Recent glass dissolution experiments, conducted at 90°C in the presence of potential backfill materials, indicate remarkably faster glass corrosion in the presence of clay, compared to tests where the glass is leached either alone or with alternative backfill materials. This effect correlates with the clay content in the backfill, and may be attributed to the removal of silica from solution. Sorption, or dissolution with reprecipitation of a silica-rich clay, have been proposed as possible mechanisms for the silica consumption.
The results of some experiments have been tested against a glass dissolution model, in which a widely used kinetic equation for glass corrosion is coupled with diffusive silica transport through a single porosity, linearly sorbing medium, which represents the backfilling. Because the glass corrosion rates imposed by the kinetic equation are inversely proportional to the silicic acid concentration of the leachant contacting the glass, the model predicts enhanced glass dissolution if silica is sorbed by the porous medium.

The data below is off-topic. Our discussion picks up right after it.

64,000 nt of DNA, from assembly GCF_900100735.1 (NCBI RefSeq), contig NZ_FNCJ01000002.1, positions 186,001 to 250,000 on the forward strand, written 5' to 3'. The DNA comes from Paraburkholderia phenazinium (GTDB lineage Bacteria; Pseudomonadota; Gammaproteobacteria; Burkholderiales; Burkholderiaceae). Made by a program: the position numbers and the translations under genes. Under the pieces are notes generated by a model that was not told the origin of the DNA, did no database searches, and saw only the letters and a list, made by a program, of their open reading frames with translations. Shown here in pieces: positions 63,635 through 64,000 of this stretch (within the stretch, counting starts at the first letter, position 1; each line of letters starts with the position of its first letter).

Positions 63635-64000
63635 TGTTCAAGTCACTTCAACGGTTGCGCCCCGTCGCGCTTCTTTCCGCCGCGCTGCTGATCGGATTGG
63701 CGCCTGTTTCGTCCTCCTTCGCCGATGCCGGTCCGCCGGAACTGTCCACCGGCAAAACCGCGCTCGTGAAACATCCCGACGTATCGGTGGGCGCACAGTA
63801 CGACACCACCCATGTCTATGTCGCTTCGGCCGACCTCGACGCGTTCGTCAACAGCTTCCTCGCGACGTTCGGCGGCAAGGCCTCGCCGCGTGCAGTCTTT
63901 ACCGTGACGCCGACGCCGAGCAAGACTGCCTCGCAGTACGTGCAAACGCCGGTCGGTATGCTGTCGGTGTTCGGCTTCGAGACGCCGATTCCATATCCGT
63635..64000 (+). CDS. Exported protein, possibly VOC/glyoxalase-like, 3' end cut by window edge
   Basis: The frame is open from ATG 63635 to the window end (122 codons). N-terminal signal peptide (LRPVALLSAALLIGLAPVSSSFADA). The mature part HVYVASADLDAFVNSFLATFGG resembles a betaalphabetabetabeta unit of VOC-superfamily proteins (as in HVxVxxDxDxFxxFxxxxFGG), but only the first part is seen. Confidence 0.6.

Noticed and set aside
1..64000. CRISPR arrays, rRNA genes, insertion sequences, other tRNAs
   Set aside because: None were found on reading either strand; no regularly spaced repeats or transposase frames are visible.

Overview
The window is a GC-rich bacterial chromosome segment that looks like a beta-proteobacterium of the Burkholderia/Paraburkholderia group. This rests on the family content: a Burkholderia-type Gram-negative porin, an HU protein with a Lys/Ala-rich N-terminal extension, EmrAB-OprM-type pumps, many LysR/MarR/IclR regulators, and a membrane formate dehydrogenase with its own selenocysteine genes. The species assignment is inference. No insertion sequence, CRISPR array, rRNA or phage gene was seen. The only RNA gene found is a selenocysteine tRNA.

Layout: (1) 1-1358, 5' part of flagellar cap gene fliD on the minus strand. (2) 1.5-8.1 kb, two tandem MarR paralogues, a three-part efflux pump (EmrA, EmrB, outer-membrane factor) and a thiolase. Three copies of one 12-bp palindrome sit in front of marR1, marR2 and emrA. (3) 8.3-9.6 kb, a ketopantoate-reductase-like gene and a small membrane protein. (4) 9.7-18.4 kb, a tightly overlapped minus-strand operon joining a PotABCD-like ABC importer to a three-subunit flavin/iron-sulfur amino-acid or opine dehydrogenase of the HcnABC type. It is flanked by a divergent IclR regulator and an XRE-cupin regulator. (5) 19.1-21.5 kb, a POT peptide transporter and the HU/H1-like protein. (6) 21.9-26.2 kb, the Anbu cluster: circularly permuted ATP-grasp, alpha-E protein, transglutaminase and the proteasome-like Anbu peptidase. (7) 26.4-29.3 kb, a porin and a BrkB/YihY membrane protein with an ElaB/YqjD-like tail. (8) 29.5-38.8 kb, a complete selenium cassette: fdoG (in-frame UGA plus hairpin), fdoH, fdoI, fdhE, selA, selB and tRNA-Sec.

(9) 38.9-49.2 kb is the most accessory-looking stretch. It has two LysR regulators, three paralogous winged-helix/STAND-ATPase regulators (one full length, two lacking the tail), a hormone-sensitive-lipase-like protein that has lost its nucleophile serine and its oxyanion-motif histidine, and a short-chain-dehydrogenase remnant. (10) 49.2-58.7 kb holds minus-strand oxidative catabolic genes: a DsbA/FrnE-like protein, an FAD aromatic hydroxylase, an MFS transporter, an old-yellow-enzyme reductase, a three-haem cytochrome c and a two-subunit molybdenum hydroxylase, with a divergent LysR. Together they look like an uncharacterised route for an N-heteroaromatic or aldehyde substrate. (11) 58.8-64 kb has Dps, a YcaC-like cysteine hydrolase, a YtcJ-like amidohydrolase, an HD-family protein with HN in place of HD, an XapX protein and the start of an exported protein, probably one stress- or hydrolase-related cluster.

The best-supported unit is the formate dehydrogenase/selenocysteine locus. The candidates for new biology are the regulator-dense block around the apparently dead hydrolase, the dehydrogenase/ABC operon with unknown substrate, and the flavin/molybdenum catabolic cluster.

The experimental data proved to be consistent with the predicted enhancement of the glass dissolution. Moreover, the model-estimated distribution coefficients for silica sorption (Kd ) fall within the range of values extracted from available literature data, thus supporting the hypothesis that the observed high corrosion rates are due to sorption of silica on the clay mineral surfaces.